Those of us who grew up with Italian grandmothers know what it’s like to live in an environment where food is an expression of love.
We’ve seen firsthand the smiles a good meal elicits. So, it’s no surprise that, as adults, we, too, are interested in creating a similar mood.
As a child, Christian DeLutis observed his grandmother creating praiseworthy meals from simple ingredients and soon learned that he was happiest behind a stove. His passion led him to the Pittsburgh Culinary Institute and, upon completion of the program, to top kitchens in Baltimore, Washington, D.C., and Ireland.
After spending years away from home, DeLutis decided that it was time to return to the area.
“Family is here,” he said. “I missed home, and I wanted to bring here what I learned over the years.”
Arriving back in central PA, he soon went to work with Tröegs Brewery in Hershey to develop their “snack bar.” The project was so successful that it created a national buzz, with magazines like “All About Beer” singing its praises, using words like “adventurous, forward thinking and experimental.” After five years at Tröegs, DeLutis decided that it was time to move on, to take his career to the next level and become his own boss.
Shared & Loved
Owning his own restaurant was a long-held dream for DeLutis, and he felt that the best way to execute his vision was to start from scratch.
He worked with locally based Yingst Homes to build his restaurant in an emerging planned community located just off Nyes Road between Locust Lane and Union Deposit Road in the Union Station development.
“We chose this area because it is not as tucked away as some planned communities,” he said. “We are convenient to most locations on the East Shore, and there is a parking lot out back that accommodates 100 cars.”
In a nod to his mother’s pet name for him, DeLutis chose the Native American word, “Koda,” for his eatery, which means ‘little bear.’
Upon walking into Koda, the dining room immediately stands out or, in current parlance, is “Instagram worthy.”
An enormous, blue neon sign hangs over the open kitchen spelling out the restaurant name and its founding year in Roman numerals. The space, with its high ceiling and unfinished wainscoting, has an industrial vibe, with elements of Americana pulled from various decades.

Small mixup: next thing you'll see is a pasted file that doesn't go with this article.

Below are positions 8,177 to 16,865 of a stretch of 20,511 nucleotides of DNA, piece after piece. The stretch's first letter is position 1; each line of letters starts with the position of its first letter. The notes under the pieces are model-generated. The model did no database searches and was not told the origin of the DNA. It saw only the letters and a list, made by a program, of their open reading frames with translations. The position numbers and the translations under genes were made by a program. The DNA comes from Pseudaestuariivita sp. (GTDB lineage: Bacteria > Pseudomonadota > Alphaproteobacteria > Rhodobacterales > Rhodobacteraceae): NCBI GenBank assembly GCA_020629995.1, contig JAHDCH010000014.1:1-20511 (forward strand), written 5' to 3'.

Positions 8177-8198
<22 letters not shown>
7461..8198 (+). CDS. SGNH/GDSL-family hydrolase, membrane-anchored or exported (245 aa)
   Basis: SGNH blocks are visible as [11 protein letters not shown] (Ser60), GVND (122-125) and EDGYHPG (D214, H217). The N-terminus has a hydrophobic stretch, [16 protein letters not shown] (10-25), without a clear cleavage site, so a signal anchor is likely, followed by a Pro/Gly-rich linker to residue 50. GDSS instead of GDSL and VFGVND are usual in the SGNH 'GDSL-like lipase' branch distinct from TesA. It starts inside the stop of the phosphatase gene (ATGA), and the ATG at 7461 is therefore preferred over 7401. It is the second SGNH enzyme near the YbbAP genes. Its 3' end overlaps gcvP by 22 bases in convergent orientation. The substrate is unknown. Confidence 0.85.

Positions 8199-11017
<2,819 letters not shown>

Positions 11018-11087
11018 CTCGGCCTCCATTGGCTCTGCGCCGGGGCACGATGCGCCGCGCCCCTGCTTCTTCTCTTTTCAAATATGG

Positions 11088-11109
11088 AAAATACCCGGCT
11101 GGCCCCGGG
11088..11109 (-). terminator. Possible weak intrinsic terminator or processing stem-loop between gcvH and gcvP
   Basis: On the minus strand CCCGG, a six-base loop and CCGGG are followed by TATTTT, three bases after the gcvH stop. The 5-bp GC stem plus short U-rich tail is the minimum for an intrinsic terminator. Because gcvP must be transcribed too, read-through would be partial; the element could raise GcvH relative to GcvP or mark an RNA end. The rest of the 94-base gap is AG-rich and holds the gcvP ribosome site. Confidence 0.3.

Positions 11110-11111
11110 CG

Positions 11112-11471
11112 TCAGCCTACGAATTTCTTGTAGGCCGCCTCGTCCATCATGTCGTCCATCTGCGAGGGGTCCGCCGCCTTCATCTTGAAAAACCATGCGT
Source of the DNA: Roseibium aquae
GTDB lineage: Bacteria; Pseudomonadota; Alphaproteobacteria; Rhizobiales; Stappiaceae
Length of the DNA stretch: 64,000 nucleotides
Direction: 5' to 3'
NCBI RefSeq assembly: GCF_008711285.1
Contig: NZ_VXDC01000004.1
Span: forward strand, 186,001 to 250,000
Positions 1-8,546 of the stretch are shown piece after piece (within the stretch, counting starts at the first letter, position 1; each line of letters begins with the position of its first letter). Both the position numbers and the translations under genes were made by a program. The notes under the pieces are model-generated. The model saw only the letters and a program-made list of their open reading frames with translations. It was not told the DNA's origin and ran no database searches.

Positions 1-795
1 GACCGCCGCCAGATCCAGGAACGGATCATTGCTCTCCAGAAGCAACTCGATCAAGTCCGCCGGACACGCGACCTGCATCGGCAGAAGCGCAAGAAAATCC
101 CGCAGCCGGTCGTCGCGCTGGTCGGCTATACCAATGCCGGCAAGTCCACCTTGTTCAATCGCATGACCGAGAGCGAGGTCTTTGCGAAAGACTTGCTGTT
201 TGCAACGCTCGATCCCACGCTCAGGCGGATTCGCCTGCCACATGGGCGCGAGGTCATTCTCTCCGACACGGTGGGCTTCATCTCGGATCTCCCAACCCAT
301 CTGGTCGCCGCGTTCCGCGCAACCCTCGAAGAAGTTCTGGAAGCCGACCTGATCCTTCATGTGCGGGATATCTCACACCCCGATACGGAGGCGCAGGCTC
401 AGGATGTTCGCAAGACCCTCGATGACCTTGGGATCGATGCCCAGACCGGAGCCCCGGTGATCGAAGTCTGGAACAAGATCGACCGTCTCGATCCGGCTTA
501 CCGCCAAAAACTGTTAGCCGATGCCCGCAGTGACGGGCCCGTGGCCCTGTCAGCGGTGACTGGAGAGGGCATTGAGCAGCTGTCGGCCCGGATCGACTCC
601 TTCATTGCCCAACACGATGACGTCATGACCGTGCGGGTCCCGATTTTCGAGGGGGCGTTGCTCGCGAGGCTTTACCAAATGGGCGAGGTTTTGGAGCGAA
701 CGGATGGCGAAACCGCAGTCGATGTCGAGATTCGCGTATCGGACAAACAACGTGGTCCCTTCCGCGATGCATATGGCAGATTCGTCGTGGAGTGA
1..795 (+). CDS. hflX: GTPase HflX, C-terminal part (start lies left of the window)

Hobnail drinking glasses hail from the 1930s, and tufted booths evoke the steakhouses of the 1950s. One can almost picture the British model Twiggy perched on any one of the mod, white plastic chairs that complement rectangular tables of the same color.
As for the food, DeLutis describes it as “nostalgic” and explains that he considers it “vintage cuisine viewed beneath a modern lens.” The made-from-scratch, Americana-inspired dishes include creative takes on comfort foods like Swedish meatballs (venison, currants, egg noodles, gravy), gnocchi (scallop, lobster, fennel cream) and crispy duck leg (baked beans, barley, bacon, molasses).
Last month, Brenden Orth was one of the first customers to visit the restaurant, just days after it opened. He left praising the homemade pretzel rolls that arrived hot at the table topped with honey butter and the pork tenderloin served with bacon, red cabbage and dumplings.
“Everything was delicious and seasoned perfectly, and my wife thought her salmon was the best she’s ever had,” he said.
The couple made a point to save room for dessert, ordering apple pie and baked Alaska.
“We shared and loved both,” Orth said.
DeLutis attributes the early praise to a well-choreographed team.
“I make no decision without the other three chefs: the chef de cuisine, the pastry chef and the lead cook,” he said. “We all have to nod in agreement when making decisions.”
Through experience, he’s learned that a positive, supportive work environment is key to maintaining top-notch employees.
“I believe that will result in good food and good service,” he said. “We’re not trying to be pretentious here.”
But good food isn’t the only reason to venture out to Koda. In a trend that’s becoming increasingly popular, the restaurant is partnering with a new brewery, which is located under the same roof.
Newfangled Brew Works opened just before Koda, but the timing worked out well. The two operations share about 12,000 square feet of space, but they’re technically separate. So, you can enjoy a craft beer in the casual brewery or slip into Koda for a great meal and cocktail.
Run by brew master Adam Cole, Newfangled prides itself on serving crisp, American-style beers. So, while you’ll find a solid IPA and wheat beer, you probably won’t be faced with anything on the bleeding edge of hoppy or sour.
Cole earned his beer bona fides at well-known breweries like Harrisburg-based Appalachian Brewing Co. and Victory Brewing Co. in Downingtown. He said that his degree in biotechnology has translated well into brewing, too. Then there was his experience as a bomb technician in the Air Force, which, he said, has helped him enter the tough world of business ownership.
“I learned not to sweat the small stuff,” he said, with a laugh.
For now, Cole anticipates turning out between 700 and 1,000 barrels annually, offering four standard beers, along with seasonal brews. Wines and spirits will also be available, as will casual fare like tacos, chicharrones and pork carnitas served from an on-site taco truck.
The brewery, which accommodates about 100 patrons, is meant to be an easygoing, fun experience, marked by live music and even party games like Jenga, Connect4 and Ping Pong.
The partnership between Koda and Newfangled enables patrons to enjoy a beer, cocktail or glass of wine at either one place or the other, or both. Even though Cole and DeLutis are running each business separately, both are united in one goal: to foster socialization by creating a fun, approachable destination where everyone feels welcome.